Amid a barrage of public attacks on Apple from Facebook over privacy measures, Facebook employees have expressed their displeasure with the direction of the campaign in comments obtained by BuzzFeed News.
Last week, Facebook launched a campaign in print newspapers explaining that it was “standing up to Apple for small businesses everywhere,” and created a website encouraging people to “Speak Up for Small Businesses.”
Facebook argues that Apple’s privacy changes in iOS 14, which give users the option to opt-out of ad tracking, will harm small businesses that see increased sales from personalized ads. However, some Facebook employees are reportedly complaining about what they perceived to be a self-serving campaign.
BuzzFeed News obtained internal comments from one of Facebook’s private message boards and audio of a presentation to Facebook workers, revealing that there is discontentment among employees about the angle used to attack Apple’s privacy changes. One Facebook engineer, in response to an internal post about the campaign from Facebook’s advertising chief Dan Levy, said:
It feels like we are trying to justify doing a bad thing by hiding behind people with a sympathetic message.
Ahead of an internal meeting to explain the rationale of the campaign against Apple, Facebook employees asked and voted up several questions that focused on the consequences of the campaign on Facebook’s public image. The most popular questions asked reportedly all expressed skepticism or concern:
Aren’t we worried that our stance protecting [small- and medium-sized businesses] will backfire as people see it as “Facebook protecting their own business” instead?
People want “privacy,” Facebook objecting here will be viewed with cynicism. Did we know this would be bad PR, and decide to publish anyway?
How do we pick a message that looks less self-serving?
In response, Facebook vice president of product marketing Graham Mudd said that the company has been “really clear” that Apple’s changes do “have a financial impact on us,” in addition to small businesses:
We’re not trying to sweep that under the rug. We are, you know, a profitable, big company and we’re going to get through this and adapt our products and so forth. But the real folks that are going to get hit by this are small businesses, and that’s why we made them the focus of the message.
Following the presentation, many Facebook employees were apparently unconvinced. Some did not understand how Apple’s changes would negatively affect small businesses, while one highlighted that Apple’s privacy changes also prevent “malicious actors” from tracking people:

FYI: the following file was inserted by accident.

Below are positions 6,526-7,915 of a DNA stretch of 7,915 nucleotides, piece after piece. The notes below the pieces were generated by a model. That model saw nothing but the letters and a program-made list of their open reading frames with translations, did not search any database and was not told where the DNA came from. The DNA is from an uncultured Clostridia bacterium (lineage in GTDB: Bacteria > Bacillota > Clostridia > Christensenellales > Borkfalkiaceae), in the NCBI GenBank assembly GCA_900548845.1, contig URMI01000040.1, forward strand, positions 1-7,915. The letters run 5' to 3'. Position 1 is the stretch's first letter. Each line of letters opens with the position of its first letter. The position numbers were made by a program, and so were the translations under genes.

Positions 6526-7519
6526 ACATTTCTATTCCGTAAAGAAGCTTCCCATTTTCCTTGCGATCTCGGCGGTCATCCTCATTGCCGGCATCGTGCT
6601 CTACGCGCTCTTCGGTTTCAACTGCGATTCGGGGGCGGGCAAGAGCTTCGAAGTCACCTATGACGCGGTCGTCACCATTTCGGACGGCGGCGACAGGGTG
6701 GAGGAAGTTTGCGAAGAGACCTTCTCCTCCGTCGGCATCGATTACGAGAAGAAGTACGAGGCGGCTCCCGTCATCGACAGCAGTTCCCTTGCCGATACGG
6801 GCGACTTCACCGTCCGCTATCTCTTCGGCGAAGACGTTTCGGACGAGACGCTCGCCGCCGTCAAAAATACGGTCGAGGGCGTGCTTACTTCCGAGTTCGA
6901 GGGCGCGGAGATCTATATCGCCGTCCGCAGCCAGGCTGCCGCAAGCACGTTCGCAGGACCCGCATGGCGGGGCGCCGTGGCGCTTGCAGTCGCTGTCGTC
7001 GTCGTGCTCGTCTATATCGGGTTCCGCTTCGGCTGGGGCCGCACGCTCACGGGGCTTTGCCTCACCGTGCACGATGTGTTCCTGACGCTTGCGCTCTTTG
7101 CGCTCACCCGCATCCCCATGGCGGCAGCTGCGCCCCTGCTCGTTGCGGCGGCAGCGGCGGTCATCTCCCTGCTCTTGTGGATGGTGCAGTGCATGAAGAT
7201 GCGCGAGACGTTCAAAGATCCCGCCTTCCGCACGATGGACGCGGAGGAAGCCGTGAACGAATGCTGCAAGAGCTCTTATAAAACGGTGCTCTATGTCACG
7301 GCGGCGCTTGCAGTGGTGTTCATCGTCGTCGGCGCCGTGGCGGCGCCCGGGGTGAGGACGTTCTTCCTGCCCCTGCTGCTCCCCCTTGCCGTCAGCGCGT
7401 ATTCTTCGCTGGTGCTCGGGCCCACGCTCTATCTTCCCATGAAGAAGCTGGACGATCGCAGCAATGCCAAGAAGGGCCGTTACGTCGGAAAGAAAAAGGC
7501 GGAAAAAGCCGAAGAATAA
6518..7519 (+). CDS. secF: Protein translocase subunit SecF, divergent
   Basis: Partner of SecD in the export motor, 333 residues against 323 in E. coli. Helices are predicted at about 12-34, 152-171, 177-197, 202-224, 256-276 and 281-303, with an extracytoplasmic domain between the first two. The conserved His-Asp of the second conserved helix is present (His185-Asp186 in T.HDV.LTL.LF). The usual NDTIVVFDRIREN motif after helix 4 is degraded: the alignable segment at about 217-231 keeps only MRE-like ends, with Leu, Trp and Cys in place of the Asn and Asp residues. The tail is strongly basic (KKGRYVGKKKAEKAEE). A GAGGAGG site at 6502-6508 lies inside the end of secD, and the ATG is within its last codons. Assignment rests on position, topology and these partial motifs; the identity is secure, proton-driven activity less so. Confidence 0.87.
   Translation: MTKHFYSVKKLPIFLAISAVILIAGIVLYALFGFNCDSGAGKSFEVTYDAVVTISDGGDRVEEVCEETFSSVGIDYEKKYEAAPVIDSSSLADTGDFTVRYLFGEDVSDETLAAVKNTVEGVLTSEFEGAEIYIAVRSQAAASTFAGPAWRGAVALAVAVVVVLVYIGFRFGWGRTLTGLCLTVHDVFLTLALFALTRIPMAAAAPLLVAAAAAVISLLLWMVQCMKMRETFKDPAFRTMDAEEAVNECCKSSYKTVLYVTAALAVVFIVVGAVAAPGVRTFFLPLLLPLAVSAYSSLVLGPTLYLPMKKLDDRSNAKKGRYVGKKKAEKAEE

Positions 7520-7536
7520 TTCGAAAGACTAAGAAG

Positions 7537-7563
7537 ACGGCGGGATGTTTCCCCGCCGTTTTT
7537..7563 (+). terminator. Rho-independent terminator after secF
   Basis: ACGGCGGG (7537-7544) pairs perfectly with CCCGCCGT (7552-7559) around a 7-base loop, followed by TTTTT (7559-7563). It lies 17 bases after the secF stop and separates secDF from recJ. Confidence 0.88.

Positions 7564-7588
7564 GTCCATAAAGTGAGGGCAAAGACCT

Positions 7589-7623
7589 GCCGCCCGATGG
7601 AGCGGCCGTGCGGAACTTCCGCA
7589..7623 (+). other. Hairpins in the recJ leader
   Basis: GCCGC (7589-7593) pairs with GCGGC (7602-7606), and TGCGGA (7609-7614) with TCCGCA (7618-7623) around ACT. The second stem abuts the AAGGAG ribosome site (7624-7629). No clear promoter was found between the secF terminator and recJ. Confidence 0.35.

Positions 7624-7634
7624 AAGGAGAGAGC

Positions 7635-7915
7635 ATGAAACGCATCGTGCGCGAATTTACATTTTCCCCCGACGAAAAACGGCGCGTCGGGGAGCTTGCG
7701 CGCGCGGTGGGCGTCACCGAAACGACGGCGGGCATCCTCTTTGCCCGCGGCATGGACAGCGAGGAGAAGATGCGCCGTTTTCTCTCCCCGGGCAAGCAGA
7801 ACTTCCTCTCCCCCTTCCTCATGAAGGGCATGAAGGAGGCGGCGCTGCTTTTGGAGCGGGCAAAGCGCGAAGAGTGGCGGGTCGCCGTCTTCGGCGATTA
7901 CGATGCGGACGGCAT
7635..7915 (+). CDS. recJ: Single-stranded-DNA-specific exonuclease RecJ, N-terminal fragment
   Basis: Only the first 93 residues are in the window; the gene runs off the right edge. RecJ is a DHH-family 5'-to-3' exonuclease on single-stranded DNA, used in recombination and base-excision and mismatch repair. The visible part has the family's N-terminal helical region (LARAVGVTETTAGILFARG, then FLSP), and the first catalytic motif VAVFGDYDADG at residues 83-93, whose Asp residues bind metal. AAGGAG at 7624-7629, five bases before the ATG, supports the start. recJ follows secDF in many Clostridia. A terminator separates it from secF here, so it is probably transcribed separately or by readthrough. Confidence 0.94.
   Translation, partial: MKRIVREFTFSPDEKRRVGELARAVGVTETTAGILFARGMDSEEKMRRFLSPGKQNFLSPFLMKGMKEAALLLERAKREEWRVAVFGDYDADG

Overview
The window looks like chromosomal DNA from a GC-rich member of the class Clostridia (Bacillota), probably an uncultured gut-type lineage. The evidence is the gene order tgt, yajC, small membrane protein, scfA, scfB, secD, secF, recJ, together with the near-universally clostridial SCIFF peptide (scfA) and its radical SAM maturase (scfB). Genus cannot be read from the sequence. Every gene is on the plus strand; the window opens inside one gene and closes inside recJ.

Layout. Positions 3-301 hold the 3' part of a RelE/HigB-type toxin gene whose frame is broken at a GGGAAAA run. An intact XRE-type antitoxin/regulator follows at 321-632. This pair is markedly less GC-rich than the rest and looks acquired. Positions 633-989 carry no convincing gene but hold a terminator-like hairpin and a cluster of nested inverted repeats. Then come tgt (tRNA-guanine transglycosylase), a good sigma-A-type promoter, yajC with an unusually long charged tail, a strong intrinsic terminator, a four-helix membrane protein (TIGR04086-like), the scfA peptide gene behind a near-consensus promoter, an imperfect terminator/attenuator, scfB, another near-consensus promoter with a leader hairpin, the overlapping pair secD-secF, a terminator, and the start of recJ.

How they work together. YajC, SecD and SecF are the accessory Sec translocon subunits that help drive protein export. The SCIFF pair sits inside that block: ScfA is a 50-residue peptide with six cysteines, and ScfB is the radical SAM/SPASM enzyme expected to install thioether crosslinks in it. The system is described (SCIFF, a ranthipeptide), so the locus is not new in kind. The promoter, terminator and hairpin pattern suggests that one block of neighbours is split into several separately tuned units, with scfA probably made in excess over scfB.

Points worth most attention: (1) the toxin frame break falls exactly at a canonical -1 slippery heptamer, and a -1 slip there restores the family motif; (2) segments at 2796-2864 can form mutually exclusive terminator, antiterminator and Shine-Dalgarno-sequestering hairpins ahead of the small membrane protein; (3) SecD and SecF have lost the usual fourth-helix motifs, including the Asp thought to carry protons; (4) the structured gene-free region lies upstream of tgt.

We’re not going to… be the only ones that should be allowed to track people without their consent — any company can do that, even smaller startups and malicious actors.
The same employee launched a scathing attack on Levy’s post, accompanied by a popular meme with the text “Are we the baddies?”
The only thing I’m hearing, again and again, is “this is bad for the businesses,” and I’d really like someone at the top to explicitly say, “People are better off if they don’t know what we’re doing, if we don’t have to explain ourselves to them, if they don’t get a choice to opt-in or opt-out of our practices, if we obscure it as much as possible behind interesting features and then get them to accept surreptitious tracking on the back end as long as we downplay it.”
Other critics suggested that Facebook incentivizes opting-in to ad tracking in a positive campaign rather than attacking the notion of a choice to opt-in or out. Levy responded to criticisms explaining that the campaign was simply “not about our business model.”
That’s Apple’s marketing working and convincing you to scapegoat us so they can decide how the internet should work — even beyond their devices. I’m an optimist who works in technology because I think tech can be a lever for democratizing access and giving opportunity. Including for businesses. And if you think this is going to stop with personalized ads… well, then I disagree.
Other comments from employees highlighted that the spirited defense of small businesses was hypocritical because Facebook has repeatedly disabled the ad accounts of small business advertisers by mistake and increasingly uses automated customer support, leading to a plethora of public complaints from small businesses:
[They] highlight that we’re probably not doing everything we can to “stand up for small [businesses]” when we don’t provide human customer service support to small advertisers.
Facebook spokesperson Ashley Zandy responded to BuzzFeed News, insisting that the stories of small businesses are Facebook’s priority:
Since launching this effort we have heard from small businesses literally around the world who are worried about how these changes could hurt their businesses. Because this is such a critical time for [small- and medium-sized businesses], we will continue to share those stories with the public and our employees.
Following the launch of the campaign, the Electronic Frontier Foundation (EFF), a non-profit organization that defends civil liberties in the digital world, called Facebook’s criticisms of tracking-related privacy measures “laughable.”